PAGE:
How to choose the right course for yourself?
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How to choose the right course for yourself?

  • Written by UnivAdmitHelp
  • Category: Insights & Information
  • Published on 14 Jul 2016

Check out the following tips on choosing your course for the lowdown on getting where you want to be – faster.

What to study

Choosing the right course is not a function of interest alone, although that is the most important lever. Rather, it is a culmination of one’s interest, aptitude and the expected returns associated with that particular course choice. (See figure)

Why do you want to study?

The most important consideration when choosing your course to answer this question.

Before answering this question work on some of the points below:

  • Are you looking for a career enhancement by extending your existing skills or aim to progress in existing work?
  • Are you looking for a change in career path completely?
  • Consider prospective careers and employment opportunities.
  • Discussions with colleagues or peers about which courses would be relevant for your career.

Where do you want to study?

‘Where’ is the answer to the combination of many factors which suits one(s) needs? Some of the factors are like:

  • Which are the best suited countries which specializes for one(s) subject?
  • Learn about overall economic health of the country which will drive the future job opportunities.
  • Learn about the cost of education and living of the country.
  • Learn about weather, language and culture of the country.
  • Learn about the college rankings and placements etc.
  • Discussions with current students and professors of prospective courses helps.

By taking all these factors into account one will reach to a narrow choice of countries and colleges to target.

In choosing colleges one must not completely rely on top notch Ivy League schools neither completely eliminate them from the list. The list of colleges should be mix of top and middle ranking colleges.

When do you want to study?

‘When’ also plays a very important role as for few courses like Fellowship or PhD one might have to take time frame of more than 6 months to one year to prepare for the admission. It is also suggested that it is ‘better to study’ when job market is bad so that one gets the better return on one’s time and is ready and skilled when the economy bounces up.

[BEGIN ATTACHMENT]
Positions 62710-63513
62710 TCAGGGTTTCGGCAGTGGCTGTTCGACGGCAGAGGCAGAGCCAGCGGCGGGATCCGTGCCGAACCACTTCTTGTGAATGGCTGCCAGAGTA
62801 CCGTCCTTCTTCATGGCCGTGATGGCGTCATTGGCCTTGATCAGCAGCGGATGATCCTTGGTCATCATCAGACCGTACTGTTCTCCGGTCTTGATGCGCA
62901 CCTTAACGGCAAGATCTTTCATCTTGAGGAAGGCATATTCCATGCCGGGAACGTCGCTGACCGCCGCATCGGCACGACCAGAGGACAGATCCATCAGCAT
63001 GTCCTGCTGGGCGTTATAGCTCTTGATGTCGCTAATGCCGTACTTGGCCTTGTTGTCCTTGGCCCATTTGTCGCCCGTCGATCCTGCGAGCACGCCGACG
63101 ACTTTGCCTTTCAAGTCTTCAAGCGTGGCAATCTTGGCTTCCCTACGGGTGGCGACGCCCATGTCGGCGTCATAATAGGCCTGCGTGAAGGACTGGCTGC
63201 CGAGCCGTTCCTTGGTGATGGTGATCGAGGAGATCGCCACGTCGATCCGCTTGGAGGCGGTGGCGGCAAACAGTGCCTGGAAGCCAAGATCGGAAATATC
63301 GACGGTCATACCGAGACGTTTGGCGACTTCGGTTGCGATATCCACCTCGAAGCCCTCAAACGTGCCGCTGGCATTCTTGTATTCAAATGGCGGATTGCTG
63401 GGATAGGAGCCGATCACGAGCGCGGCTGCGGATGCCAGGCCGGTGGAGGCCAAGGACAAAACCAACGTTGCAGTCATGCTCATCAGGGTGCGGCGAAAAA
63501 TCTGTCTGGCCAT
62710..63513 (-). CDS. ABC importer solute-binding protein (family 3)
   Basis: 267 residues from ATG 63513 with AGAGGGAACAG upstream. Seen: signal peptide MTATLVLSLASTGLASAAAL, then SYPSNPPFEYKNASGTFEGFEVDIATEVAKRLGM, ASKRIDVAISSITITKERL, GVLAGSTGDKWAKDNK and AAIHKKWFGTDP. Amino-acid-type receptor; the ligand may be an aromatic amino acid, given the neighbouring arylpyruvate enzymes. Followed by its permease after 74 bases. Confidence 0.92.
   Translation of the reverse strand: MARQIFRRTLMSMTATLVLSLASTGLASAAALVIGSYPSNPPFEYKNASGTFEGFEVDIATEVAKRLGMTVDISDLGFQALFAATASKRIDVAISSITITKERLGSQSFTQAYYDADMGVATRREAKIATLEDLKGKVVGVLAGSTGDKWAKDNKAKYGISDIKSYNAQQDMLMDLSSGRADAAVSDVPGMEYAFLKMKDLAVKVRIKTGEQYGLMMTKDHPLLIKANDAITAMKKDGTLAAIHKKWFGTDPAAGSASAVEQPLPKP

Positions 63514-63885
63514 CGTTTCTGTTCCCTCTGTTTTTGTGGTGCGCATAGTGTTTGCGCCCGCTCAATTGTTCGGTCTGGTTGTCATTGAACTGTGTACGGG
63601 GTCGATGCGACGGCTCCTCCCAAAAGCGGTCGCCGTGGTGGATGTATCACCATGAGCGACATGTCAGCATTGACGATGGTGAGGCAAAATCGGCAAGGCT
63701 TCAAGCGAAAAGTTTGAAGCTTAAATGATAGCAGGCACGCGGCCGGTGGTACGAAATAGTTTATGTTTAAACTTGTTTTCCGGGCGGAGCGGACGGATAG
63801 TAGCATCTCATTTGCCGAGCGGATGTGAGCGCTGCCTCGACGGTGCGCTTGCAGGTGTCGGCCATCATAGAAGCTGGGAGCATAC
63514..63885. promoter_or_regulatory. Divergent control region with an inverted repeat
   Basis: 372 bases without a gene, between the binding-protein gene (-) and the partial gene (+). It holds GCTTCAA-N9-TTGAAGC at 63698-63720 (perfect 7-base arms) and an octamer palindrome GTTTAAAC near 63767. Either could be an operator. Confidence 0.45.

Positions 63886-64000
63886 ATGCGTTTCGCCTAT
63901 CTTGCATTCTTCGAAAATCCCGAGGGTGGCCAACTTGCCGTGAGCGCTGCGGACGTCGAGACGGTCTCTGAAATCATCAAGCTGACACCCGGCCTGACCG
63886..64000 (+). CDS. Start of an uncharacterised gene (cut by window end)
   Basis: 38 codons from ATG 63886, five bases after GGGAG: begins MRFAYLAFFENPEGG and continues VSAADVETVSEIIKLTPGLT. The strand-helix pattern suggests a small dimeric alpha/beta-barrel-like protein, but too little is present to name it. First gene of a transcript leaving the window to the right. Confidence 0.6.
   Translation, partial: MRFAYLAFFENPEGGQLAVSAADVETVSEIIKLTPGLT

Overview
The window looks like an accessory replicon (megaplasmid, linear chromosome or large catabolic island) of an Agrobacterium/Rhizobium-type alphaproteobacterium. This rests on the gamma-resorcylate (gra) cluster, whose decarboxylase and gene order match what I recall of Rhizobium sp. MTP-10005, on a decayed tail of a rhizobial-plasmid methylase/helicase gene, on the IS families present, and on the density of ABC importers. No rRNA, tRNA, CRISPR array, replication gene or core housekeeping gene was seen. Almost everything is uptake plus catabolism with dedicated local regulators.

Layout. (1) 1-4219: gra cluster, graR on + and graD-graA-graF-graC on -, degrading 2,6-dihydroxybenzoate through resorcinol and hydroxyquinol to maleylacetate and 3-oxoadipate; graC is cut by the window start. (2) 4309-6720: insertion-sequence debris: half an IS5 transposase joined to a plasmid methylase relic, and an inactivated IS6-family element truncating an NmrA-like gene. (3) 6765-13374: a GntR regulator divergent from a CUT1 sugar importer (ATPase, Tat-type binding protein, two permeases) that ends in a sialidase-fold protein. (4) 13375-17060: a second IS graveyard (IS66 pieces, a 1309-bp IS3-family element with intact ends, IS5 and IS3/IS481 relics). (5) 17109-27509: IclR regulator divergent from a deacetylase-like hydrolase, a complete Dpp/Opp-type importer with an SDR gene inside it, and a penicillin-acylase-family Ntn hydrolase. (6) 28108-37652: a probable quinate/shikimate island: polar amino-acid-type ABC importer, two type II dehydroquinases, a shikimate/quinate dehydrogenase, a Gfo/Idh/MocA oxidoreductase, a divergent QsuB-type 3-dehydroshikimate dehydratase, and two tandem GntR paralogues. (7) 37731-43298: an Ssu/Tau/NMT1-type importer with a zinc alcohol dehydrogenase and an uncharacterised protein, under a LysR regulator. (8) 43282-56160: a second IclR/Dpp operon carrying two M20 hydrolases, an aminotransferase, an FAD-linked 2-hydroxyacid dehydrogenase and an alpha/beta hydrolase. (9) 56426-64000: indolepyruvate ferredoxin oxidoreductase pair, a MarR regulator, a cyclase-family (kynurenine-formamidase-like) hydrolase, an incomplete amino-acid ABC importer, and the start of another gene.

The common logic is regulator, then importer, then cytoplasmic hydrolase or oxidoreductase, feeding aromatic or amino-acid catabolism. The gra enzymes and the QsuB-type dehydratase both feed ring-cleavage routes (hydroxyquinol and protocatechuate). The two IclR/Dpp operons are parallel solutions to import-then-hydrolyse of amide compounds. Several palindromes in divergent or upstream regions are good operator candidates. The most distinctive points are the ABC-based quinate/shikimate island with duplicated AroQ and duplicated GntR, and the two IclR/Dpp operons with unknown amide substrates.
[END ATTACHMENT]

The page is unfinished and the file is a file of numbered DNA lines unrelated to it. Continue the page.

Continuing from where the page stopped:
Take a reality check

Now that you have given answer to all the above questions, you would have a narrower list of colleges that you may want to apply to. It is time to match your expectations with the reality of you having a decent shot at those colleges. Some of the basic points to consider for the whole list of courses are:

  • Learn what are the prior education qualification qualifiers for the course.
  • Learn minimum GMAT, GRE, TOEFL etc. scores needed for the course.
  • Learn about the chances of getting scholarships and overall cost of the course.
  • Learn about the pros and cons of part-time vs full-time course duration.
  • Learn about the deadline of the application for admission.
  • Learn about the visa procedures.

Choose and Plan

After the reality check, one might able to make a final list of courses/colleges to apply. It is always better to plan in detail before applying.

It is a good idea to apply to at least 6 colleges. In our experience – the list should consist of 2 aspirational colleges, 3 colleges where you have a realistic chance of getting in and 1 backup college where you would surely get admission.

We know that applying to colleges is expensive. If you are willing to stretch, you can apply to 10 colleges with a split of 3 aspirational colleges, 5 realistic and 2 backups.

Focus on the detail

Every subject/course has so many different options, so it’s good to know the most specific which suits all the needs. For example, a lot of Masters' Students get the option to complete the degree with or without the ‘thesis.’ Both scenarios have implications on work load (in college) and employment potential. So, you need to be very careful.

Never too late

Yes, you can always change your mind.

This is an important decision and in case you are not sure about your choice, discuss with student counsellor on campus. You may talk to other people in your network. Reach out – people generally try to help.

Try and see what other options are there which are more aligned with your needs. Remember, the course needs to make sense for you – keep the excitement alive, and you will succeed.

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